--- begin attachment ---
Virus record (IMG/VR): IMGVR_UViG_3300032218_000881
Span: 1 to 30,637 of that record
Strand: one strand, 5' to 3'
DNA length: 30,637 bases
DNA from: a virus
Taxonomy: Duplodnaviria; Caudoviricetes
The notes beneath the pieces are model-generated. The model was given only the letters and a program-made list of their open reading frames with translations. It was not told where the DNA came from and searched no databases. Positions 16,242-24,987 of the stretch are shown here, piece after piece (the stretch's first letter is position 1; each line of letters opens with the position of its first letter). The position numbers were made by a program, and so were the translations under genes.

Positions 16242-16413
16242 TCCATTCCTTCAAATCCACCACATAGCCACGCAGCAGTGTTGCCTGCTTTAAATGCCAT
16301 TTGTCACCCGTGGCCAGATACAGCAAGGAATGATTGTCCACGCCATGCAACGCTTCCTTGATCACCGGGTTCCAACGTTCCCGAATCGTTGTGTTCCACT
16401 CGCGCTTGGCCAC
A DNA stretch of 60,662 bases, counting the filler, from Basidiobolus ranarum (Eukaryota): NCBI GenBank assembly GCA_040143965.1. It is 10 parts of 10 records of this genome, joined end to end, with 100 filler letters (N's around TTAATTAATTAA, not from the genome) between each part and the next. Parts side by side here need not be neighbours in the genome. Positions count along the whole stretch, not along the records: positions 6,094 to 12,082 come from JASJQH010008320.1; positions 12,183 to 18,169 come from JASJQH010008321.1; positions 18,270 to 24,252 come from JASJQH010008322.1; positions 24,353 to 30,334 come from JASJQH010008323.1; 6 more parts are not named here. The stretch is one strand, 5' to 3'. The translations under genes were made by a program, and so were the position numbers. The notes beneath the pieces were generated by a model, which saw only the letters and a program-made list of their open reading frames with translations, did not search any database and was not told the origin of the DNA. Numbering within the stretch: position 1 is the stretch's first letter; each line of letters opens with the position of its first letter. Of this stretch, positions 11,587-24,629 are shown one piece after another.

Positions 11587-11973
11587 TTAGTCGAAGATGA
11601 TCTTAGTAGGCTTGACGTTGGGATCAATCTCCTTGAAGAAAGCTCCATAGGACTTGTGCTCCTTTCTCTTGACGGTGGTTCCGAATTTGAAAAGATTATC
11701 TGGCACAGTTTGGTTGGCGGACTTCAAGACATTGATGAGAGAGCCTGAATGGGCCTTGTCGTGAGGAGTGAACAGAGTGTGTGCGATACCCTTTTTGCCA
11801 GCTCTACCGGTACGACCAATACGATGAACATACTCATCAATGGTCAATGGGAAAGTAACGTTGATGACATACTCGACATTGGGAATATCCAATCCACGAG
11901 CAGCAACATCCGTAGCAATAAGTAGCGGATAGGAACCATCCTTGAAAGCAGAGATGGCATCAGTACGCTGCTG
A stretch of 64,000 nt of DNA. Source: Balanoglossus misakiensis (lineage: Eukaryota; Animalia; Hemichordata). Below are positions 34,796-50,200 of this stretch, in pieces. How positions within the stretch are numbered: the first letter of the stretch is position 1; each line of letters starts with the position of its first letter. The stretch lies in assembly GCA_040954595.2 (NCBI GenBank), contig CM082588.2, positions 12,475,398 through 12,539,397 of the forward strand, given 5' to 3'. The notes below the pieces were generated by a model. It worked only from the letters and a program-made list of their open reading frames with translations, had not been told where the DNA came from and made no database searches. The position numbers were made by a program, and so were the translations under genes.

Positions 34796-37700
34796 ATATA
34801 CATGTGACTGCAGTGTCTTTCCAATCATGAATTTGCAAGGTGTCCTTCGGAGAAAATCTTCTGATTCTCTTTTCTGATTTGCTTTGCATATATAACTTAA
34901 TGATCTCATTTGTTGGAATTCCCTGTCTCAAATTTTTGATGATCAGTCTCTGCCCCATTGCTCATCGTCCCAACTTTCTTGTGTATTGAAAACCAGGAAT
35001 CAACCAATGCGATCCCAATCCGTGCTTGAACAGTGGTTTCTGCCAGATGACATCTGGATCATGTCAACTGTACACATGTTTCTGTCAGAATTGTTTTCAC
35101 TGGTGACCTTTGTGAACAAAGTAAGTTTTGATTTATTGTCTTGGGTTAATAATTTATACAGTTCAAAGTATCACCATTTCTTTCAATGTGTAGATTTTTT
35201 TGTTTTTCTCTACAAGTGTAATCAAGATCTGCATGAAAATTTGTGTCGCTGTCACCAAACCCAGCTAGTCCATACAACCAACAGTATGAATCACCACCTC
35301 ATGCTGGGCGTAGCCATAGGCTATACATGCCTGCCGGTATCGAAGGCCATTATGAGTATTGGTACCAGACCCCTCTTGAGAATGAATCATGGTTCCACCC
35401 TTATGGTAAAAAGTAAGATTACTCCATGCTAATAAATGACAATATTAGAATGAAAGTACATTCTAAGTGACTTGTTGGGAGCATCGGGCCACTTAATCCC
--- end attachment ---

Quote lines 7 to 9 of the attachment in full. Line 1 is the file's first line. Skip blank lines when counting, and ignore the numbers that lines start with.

The notes beneath the pieces are model-generated. The model was given only the letters and a program-made list of their open reading frames with translations. It was not told where the DNA came from and searched no databases. Positions 16,242-24,987 of the stretch are shown here, piece after piece (the stretch's first letter is position 1; each line of letters opens with the position of its first letter). The position numbers were made by a program, and so were the translations under genes.

Positions 16242-16413
16242 TCCATTCCTTCAAATCCACCACATAGCCACGCAGCAGTGTTGCCTGCTTTAAATGCCAT